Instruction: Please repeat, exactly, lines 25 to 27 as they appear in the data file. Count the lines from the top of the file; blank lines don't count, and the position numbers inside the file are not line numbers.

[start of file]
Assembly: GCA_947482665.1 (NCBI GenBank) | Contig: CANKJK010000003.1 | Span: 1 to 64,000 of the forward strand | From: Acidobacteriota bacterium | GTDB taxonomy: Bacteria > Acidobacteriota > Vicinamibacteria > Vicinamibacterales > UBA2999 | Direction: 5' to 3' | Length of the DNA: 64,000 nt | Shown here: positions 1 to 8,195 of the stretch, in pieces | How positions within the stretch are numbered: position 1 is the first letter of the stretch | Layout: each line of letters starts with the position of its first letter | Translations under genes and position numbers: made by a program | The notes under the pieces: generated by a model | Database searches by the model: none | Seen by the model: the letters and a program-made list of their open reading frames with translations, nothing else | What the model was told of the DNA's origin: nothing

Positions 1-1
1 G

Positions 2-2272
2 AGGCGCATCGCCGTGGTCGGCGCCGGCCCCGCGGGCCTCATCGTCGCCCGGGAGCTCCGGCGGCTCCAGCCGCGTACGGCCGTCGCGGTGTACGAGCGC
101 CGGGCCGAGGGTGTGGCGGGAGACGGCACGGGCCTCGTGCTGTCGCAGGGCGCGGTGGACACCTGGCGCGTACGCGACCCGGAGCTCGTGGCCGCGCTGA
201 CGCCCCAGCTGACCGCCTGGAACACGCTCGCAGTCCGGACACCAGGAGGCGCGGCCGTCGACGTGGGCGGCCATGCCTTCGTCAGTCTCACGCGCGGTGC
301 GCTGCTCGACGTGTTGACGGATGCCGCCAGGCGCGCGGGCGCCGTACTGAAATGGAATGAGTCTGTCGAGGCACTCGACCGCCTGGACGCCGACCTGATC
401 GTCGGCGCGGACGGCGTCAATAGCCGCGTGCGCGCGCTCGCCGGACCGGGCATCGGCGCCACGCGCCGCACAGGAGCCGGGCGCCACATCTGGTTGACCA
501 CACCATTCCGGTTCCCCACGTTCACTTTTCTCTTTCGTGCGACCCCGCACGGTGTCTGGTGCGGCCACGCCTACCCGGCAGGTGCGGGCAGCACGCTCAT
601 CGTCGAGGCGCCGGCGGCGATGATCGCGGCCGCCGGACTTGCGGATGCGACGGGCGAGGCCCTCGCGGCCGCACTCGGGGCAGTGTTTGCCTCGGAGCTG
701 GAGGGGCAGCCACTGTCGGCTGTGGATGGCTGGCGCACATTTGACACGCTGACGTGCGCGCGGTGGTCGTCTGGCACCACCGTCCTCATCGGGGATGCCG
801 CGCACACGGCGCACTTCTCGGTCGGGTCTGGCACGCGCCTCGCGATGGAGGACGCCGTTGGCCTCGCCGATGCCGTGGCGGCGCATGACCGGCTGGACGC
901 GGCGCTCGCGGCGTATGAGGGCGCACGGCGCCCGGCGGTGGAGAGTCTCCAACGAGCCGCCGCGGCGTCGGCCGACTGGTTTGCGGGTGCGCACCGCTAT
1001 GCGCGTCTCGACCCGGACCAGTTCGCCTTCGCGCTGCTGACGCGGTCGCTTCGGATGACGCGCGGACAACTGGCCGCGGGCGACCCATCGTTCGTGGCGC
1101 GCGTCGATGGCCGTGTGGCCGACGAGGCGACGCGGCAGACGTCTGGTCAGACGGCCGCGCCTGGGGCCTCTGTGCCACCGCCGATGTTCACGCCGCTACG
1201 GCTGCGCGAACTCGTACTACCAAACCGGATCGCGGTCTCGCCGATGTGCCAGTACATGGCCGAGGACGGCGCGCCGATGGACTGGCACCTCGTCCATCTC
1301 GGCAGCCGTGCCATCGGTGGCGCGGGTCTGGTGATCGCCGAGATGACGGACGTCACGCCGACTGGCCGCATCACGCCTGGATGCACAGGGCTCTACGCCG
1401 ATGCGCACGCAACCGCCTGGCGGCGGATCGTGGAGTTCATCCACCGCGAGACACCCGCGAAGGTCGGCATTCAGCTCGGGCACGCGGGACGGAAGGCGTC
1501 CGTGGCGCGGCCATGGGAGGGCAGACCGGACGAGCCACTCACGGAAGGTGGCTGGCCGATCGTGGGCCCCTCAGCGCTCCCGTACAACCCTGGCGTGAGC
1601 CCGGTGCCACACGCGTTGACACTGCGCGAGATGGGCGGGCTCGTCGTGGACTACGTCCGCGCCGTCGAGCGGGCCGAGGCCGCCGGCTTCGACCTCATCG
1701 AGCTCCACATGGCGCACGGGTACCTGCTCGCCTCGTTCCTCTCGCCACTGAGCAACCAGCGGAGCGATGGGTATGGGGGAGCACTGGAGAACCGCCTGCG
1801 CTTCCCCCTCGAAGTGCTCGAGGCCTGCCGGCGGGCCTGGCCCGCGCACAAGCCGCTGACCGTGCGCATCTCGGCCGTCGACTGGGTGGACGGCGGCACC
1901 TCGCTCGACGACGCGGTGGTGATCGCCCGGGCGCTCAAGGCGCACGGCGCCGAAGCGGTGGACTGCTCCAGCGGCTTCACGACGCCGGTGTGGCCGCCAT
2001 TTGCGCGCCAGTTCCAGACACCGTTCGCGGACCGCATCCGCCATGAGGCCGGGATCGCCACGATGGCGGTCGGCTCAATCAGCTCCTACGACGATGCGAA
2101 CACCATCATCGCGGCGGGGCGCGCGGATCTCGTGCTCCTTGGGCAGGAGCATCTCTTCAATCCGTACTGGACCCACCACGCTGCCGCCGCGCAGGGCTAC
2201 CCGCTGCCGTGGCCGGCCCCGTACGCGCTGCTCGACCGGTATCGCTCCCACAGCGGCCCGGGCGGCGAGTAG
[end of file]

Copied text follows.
2001 TTGCGCGCCAGTTCCAGACACCGTTCGCGGACCGCATCCGCCATGAGGCCGGGATCGCCACGATGGCGGTCGGCTCAATCAGCTCCTACGACGATGCGAA
2101 CACCATCATCGCGGCGGGGCGCGCGGATCTCGTGCTCCTTGGGCAGGAGCATCTCTTCAATCCGTACTGGACCCACCACGCTGCCGCCGCGCAGGGCTAC
2201 CCGCTGCCGTGGCCGGCCCCGTACGCGCTGCTCGACCGGTATCGCTCCCACAGCGGCCCGGGCGGCGAGTAG